23 September 2008

On Babies

I just went home to check out my nephew, Qball. He's the one who used to look like an angry potato. He looks like a happy potato now, I am pleased to report. Actually, he looks kind of like one of the incarnations of Buddha, what with his little belly and his eyes full of munificence and all. My niece, Kbird, is old enough to do stuff now, which is pretty great. She especially enjoys such games as "Scream" and "Flounce". Scream is pretty self-explanatory, and deafening, where as "Flounce" is being thrown onto the couch by someone else with enough force that you bounce. It looks like fun. I wish someone was big enough to throw me onto the couch. Sometimes "Flounce" morphs into "Scream". It's fun to play when Qball is napping, because nothing will bring the wrath of the tired parent faster than playing "Scream" when the baby is sleeping. But on the bright side, snacks are served after nap time, which runs from 1-3pm. Some people claim parenthood must be stifling, but when was the last time anyone scheduled a nap time for you? Not for a long time, that's the answer.

I sometimes feel like I am missing out on these two. They learn stuff really fast, and change so quickly, and here I am sitting in a steaming kitchen thousands of miles away and not getting to participate. Heading back home, though, I think that maybe there is more to this than just wanting to see my nephew.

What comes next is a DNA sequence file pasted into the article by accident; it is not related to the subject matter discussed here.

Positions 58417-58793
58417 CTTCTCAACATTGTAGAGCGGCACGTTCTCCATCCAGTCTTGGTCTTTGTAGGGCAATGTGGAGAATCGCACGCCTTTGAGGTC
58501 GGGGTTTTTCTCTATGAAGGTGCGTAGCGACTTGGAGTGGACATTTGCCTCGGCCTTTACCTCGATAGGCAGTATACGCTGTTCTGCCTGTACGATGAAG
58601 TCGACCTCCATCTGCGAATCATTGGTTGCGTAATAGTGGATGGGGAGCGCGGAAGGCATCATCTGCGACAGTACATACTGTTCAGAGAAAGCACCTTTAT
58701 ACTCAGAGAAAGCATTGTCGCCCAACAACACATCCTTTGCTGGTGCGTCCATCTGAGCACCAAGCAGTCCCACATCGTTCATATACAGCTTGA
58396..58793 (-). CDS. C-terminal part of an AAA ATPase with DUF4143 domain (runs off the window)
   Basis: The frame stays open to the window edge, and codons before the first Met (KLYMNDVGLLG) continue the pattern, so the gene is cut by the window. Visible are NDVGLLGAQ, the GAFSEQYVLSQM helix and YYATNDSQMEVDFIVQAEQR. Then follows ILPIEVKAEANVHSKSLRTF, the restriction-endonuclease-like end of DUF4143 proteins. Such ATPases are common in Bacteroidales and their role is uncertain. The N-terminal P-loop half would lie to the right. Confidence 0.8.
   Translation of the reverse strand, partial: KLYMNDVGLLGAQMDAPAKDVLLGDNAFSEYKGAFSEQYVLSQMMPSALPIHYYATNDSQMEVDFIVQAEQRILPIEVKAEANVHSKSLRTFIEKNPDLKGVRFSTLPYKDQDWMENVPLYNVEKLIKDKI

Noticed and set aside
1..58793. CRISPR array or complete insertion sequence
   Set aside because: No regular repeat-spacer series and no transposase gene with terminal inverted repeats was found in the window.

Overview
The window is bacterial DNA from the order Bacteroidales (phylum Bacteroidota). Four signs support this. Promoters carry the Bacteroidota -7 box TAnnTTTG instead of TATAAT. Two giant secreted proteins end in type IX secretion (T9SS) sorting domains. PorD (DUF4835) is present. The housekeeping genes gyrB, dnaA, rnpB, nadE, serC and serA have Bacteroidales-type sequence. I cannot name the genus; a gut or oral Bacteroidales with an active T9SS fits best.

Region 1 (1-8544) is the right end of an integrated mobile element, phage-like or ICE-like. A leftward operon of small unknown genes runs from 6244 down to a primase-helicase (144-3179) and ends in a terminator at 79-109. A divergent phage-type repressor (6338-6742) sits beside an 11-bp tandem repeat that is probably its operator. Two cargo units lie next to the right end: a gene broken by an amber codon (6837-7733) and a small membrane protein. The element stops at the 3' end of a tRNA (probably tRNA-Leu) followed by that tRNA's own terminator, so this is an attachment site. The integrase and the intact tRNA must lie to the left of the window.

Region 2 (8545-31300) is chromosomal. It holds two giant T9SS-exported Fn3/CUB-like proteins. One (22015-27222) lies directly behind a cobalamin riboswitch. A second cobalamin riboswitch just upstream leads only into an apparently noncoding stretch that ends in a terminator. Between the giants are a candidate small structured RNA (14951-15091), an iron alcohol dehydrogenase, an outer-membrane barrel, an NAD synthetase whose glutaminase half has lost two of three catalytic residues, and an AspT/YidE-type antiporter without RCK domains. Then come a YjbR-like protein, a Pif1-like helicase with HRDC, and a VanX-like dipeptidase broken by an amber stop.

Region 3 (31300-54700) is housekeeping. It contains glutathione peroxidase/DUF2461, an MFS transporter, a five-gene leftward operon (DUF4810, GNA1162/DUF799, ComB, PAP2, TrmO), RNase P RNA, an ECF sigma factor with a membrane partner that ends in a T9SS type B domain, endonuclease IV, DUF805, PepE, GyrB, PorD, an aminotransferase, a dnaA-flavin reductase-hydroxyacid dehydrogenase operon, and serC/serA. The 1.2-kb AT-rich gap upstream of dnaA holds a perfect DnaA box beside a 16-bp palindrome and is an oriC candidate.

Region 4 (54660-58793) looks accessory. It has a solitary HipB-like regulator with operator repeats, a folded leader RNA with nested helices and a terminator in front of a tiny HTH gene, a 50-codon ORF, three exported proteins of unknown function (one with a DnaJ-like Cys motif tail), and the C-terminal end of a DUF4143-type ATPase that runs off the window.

Much more.

A dark place full of more.

That place, some corner of my nucleotide map, is starting to whisper disturbing things. It whispers, late at night, that it is approaching that time for the Thing.

That Thing that we are supposed to do. All of us. Even if we don't like kids or think we want to participate. For the species. We are supposed to do it. Our reptilian core requires it. It is working against us. It's a cultural joke for forward-thinking educated people, this urge to have kids. For those of us who haven't had any, we find ourselves both defined by the freedom of childlessness and also hobbled by the fact that maybe, just maybe, we are missing out.

Or is it the sad inevitability that as much as we would like life to be fabulous and interesting and filled with champagne at all times, sometimes it ends up being peanut butter smeared on a car seat in the parking lot at K-mart?

And maybe that peanut butter smear is what is real and good in life, what will sustain us when we are old?

Fall makes me crazy melancholy.

4 comments:

Lemmonex said...

You, dear sir, have been living in my brain, but have said it much more beautifully than I ever could.

echidna girl said...

It ate at my brain for a decade before I gave in. I feel your dilemma.

MB said...

You get the baby fever again you can borrow mine. She'll cure you in under 8 hours.

Roleur said...

My wife is nearly 8 months pregnant with our first child, and my intellect resisted traveling down this path at nearly all costs. It was my love for, and trust in my wife that brought me this far.

The shift in my mind was subtle at first, hardly noticeable. It gathered momentum and gravity as I watched her gradually change. Her tummy is bulbous, and she is beautiful. I can feel our child move inside her. I've heard the baby's heart beat on two occasions. I have digital ultrasound images of the baby's changing facial expressions.

I don't know much about being a parent. But the first thing I learned was this: Your child will teach you more about yourself and about life in general than you can imagine.

My next big lesson in life is scheduled for the moment I look upon my child's face for the first time.